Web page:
Harvard Women's Health Watch

Comparing surgeries for stress incontinence

If conservative approaches don't stop the leakage, it may be time to look into surgical options.

Over the decades, surgeons have introduced dozens of procedures to ease stress incontinence, the leakage of urine that can occur when you jump, cough, laugh, or exert yourself. One in 25 women in the United States — one in 12 of those over age 60 — has already undergone surgery to stop urine leakage, and the numbers are expected to grow as the population ages. But until now, women and their clinicians had little information from randomized trials to help them decide which approach to take.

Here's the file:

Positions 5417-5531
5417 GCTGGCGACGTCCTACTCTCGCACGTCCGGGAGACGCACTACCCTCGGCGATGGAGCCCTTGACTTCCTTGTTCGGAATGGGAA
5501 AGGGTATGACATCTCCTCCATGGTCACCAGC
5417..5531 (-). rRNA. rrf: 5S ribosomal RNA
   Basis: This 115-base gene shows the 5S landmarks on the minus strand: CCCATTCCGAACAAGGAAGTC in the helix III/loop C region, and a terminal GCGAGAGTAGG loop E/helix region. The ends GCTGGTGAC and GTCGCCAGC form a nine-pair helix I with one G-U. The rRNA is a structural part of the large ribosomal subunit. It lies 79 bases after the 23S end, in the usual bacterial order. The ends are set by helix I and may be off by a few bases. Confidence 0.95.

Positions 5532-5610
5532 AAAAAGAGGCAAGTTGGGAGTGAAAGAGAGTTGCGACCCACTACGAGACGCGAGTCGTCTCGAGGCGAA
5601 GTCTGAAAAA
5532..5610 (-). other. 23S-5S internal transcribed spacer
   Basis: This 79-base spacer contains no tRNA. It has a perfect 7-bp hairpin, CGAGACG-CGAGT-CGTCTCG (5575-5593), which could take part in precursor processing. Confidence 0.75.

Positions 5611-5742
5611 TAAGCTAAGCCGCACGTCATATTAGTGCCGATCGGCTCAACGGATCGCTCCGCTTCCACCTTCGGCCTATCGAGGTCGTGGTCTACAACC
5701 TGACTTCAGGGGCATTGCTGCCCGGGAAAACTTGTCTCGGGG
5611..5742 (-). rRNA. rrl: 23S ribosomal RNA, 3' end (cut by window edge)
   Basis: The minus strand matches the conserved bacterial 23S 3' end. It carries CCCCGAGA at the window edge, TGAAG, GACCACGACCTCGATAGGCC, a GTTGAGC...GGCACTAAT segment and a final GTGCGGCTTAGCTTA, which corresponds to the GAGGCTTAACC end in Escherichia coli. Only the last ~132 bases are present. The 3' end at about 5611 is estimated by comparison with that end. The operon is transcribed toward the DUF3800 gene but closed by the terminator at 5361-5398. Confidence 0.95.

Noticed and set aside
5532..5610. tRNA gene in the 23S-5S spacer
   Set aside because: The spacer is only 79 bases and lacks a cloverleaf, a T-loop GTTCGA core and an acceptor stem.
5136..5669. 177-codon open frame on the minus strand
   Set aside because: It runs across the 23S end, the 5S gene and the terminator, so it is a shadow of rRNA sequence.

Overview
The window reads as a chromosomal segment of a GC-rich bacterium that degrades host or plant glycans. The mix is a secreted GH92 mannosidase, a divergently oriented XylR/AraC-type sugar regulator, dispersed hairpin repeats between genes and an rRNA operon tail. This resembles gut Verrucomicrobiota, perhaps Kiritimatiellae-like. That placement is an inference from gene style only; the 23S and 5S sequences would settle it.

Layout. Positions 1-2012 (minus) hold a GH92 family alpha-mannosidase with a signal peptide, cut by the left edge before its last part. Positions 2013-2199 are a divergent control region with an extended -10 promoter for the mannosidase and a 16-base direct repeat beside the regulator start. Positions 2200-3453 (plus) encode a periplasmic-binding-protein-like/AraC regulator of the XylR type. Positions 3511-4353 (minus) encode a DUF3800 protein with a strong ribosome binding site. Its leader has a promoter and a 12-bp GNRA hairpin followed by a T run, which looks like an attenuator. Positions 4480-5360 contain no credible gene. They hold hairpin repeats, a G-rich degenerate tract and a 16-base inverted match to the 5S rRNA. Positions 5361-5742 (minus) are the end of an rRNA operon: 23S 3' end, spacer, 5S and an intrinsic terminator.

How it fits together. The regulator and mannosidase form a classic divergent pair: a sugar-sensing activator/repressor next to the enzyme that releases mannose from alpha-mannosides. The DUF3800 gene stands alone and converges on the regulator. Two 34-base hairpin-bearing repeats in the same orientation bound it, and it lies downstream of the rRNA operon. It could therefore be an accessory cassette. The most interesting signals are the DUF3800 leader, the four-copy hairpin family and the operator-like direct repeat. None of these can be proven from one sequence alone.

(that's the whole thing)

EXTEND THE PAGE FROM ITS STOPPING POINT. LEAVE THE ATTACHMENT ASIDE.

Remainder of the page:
"Individual surgeons and hospitals have described their results before, but finally the procedures are being compared in head-to-head, multicenter trials so we can see which have the best results," says Dr. Kathy Niknejad, a urological surgeon at Beth Israel Deaconess Medical Center in Boston.

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